Posted by: oikosasa | October 15, 2012

Double trouble in paradise

In the study “Density- and trait-mediated top–down effects modify bottom–up control of a highly endemic tropical aquatic food web” Christopher Dalton and co-workers have looked at bottom-up and top-down effects in anchialine ponds on Hawaii. Here’s Chrsitopher’s own story about the study:

For centuries, early Hawaiian residents divided land on the island into expansive parcels known as ahupuaʻa, with each ahupuaʻa containing all of the resources the residents would need to survive (water, food, shelter). Ahupuaʻa typically ran in radial lines extending from the top of the nearest volcano (Mauka; near the mountains) to the shore of the ocean (Makai; near the ocean). The expression Mauka to Makai lives on as an important model for island conservation today, emphasizing that the spectacular and unique biodiversity of these islands cannot be preserved without understanding the links between ecosystems.

Perhaps no single Hawaiian ecosystem better reflects the necessity of landscape-scale conservation as the anchialine ponds of coastal Hawaiʻi, connected through porous lava substrate to both tidal seawater and fresh groundwater. One of the most striking organism in the ponds is the endemic atyid shrimp, Halocaridina rubra (locally known as ōpaeʻula, or red shrimp).  This locally abundant invertebrate shows diel migration between daytime refuges in subterranean environments and nighttime foraging in productive surface habitats. In anchialine pools, the grazing of ōpaeʻula is often attributed a keystone function for maintaining a diverse and tuft-like epilithic crust of algae, cyanobacteria and heterotrophic bacteria.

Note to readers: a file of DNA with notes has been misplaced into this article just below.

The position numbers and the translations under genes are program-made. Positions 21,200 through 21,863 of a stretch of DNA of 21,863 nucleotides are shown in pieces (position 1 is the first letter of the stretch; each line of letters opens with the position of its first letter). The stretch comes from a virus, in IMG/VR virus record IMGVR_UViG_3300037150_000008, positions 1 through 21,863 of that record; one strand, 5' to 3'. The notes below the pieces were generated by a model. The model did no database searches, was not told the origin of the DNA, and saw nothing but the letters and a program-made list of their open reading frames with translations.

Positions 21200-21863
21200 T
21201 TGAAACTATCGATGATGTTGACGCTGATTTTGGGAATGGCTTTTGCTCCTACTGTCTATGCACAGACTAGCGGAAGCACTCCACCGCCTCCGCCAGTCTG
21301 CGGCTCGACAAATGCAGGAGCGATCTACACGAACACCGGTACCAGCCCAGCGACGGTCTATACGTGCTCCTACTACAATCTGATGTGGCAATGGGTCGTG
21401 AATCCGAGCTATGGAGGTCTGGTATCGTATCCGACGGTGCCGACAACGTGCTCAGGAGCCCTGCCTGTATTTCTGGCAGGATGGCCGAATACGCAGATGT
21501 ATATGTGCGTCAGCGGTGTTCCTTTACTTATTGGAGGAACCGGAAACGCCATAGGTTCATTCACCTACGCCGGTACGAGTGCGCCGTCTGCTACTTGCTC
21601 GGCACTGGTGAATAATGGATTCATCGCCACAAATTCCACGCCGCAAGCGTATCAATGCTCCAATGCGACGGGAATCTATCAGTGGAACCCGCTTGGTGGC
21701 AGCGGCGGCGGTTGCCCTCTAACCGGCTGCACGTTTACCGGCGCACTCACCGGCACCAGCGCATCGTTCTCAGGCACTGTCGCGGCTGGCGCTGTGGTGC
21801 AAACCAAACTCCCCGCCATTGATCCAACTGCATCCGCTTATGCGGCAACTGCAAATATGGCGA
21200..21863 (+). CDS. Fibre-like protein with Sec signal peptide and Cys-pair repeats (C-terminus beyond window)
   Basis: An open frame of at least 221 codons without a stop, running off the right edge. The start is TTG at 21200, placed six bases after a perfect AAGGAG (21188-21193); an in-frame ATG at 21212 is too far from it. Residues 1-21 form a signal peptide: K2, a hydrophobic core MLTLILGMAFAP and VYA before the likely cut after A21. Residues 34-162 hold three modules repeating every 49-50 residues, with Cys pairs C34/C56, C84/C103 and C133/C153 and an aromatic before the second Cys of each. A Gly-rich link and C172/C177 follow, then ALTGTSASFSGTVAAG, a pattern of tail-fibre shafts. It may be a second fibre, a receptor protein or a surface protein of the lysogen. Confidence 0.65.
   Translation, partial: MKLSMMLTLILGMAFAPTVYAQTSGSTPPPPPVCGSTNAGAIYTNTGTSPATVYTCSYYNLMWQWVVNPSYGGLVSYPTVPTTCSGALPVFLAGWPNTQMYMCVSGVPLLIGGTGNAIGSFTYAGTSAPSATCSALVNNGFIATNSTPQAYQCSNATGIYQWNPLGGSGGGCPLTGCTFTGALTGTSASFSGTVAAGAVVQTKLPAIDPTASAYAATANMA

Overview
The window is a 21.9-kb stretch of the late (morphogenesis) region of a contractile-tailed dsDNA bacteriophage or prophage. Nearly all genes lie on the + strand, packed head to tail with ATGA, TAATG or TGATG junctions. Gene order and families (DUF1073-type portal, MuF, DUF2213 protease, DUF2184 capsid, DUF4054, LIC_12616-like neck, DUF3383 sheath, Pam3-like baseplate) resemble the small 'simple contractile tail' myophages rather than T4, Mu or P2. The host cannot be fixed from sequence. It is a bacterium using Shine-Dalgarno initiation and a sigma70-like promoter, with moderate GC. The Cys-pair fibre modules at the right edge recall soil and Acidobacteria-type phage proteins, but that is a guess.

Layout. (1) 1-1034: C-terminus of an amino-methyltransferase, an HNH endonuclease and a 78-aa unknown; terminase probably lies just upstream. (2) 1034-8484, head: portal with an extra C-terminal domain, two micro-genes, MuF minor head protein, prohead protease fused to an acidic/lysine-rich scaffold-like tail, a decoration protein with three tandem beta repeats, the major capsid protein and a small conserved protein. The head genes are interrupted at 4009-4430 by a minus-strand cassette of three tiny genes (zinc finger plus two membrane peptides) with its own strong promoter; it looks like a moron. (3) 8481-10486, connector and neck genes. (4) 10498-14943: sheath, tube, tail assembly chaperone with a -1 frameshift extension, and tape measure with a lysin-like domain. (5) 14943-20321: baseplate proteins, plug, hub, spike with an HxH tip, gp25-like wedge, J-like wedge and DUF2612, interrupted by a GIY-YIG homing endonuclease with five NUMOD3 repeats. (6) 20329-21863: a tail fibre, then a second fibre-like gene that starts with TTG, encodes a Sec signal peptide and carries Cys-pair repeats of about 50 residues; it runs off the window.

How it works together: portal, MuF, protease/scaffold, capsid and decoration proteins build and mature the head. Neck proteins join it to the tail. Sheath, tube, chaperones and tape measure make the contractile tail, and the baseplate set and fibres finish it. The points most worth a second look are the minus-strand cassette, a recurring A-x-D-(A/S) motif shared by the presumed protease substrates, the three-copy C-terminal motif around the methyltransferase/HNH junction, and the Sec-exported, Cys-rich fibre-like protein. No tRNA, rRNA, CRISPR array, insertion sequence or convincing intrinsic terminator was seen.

We assess the roles of nutrients and invertebrate consumers in anchialine pond food webs by taking advantage of long-term, whole-ecosystem anthropogenic modification of bottom-up (nutrient enrichment) and top-down (grazing) controls. This study provides insight at the ecosystem scale for the interactions between top-down and bottom-up control in a system of dire need of information to direct management practices against threats from development and invasive species.

We collected quantitative samples of the epilithon quantity and composition, the abundance (day and night) of ōpaeʻula, the presence of fish and the dissolved nutrient concentrations. Sometimes this meant getting wet in the deepest pools, and sometimes it meant wading through algal and detrital mats up to half a meter deep. In the end, we captured a snapshot of the relatively simple food web structure and nutrient availability of twenty pools.

This study provides whole-ecosystem scale insight into the relative influence of bottom-up and both trait and density mediated top-down effects in pool food webs, and it also provides evidence to help guide management decisions. Our research suggests the ecological benefits of mitigating nutrient pollution are comparable to those of removing predatory, invasive fish, and monitoring these two factors can prevent the dramatic ecological change we observed in high nutrient ponds with fish.

Ultimately, preservation of Hawaiian anchialine ponds requires a perspective beyond the edges of these ecosystems. The nutrient enrichment that we observed in anchialine ponds was associated with land use (resorts, hotels and golf courses) immediately surrounding those ponds.

To truly understand and protect these hotbeds of endemism into the future, however, research must look from Mauka to Makai and assess the role of landscape context in driving change in these unique ecosystems.

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